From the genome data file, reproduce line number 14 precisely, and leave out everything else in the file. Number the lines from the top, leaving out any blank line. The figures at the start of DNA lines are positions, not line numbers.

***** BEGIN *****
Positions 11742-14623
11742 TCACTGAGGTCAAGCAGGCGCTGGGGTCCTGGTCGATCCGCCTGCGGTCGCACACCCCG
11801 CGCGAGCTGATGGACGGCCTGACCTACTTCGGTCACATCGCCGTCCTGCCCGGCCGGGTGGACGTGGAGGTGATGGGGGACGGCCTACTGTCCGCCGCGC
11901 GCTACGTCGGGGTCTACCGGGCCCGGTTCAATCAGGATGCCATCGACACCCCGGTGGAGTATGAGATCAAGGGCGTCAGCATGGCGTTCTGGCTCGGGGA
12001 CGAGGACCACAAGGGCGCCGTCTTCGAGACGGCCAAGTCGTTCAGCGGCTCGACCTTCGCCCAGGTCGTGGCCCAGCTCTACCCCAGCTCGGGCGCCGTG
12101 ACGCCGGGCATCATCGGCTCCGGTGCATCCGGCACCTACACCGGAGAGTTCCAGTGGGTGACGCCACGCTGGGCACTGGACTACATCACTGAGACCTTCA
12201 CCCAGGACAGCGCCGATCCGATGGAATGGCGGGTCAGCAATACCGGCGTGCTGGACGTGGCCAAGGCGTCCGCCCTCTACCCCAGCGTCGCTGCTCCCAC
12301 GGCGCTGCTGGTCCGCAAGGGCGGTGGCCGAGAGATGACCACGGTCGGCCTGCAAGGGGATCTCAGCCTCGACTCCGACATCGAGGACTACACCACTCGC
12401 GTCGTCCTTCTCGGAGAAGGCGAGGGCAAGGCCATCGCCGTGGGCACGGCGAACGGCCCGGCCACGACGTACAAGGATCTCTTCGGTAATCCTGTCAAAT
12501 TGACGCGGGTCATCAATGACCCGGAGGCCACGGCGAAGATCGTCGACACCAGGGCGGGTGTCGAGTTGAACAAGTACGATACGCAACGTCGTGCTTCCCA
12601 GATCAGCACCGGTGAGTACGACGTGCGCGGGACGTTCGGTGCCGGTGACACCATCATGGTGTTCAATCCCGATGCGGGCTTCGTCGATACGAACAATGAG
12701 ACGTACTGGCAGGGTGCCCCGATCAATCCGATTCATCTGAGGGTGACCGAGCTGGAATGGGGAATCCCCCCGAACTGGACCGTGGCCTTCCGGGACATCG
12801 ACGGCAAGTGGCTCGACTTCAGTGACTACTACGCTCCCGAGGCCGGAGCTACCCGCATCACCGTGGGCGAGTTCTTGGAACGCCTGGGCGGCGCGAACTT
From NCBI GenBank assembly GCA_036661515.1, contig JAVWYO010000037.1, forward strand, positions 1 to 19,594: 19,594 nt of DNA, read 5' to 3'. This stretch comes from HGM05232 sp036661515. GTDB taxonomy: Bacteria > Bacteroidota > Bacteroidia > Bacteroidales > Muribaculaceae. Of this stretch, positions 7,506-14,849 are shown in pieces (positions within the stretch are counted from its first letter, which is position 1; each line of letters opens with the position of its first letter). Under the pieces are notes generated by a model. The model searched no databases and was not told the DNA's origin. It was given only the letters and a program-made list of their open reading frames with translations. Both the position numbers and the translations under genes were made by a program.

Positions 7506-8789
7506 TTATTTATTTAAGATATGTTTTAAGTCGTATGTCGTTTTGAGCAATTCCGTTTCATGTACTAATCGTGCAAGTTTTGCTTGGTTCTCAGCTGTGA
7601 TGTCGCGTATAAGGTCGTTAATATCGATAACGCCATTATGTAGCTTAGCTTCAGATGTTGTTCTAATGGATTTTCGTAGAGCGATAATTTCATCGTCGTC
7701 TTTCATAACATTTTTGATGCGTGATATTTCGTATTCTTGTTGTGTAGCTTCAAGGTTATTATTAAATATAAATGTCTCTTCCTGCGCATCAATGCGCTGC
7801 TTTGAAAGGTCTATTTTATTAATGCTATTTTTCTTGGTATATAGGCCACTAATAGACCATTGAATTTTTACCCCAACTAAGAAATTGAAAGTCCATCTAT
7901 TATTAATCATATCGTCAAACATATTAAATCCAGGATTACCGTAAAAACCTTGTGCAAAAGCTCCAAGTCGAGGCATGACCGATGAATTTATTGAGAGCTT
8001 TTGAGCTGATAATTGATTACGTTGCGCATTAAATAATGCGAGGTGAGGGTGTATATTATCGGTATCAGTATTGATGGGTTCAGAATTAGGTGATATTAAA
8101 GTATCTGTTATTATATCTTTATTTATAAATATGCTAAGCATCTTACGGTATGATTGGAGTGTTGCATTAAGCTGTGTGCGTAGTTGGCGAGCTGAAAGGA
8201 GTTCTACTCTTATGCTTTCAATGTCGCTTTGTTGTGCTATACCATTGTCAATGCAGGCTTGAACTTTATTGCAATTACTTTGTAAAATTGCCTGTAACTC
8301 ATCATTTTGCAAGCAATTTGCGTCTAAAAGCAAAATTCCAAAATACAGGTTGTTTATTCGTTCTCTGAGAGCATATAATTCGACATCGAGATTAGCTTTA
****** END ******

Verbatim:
From NCBI GenBank assembly GCA_036661515.1, contig JAVWYO010000037.1, forward strand, positions 1 to 19,594: 19,594 nt of DNA, read 5' to 3'. This stretch comes from HGM05232 sp036661515. GTDB taxonomy: Bacteria > Bacteroidota > Bacteroidia > Bacteroidales > Muribaculaceae. Of this stretch, positions 7,506-14,849 are shown in pieces (positions within the stretch are counted from its first letter, which is position 1; each line of letters opens with the position of its first letter). Under the pieces are notes generated by a model. The model searched no databases and was not told the DNA's origin. It was given only the letters and a program-made list of their open reading frames with translations. Both the position numbers and the translations under genes were made by a program.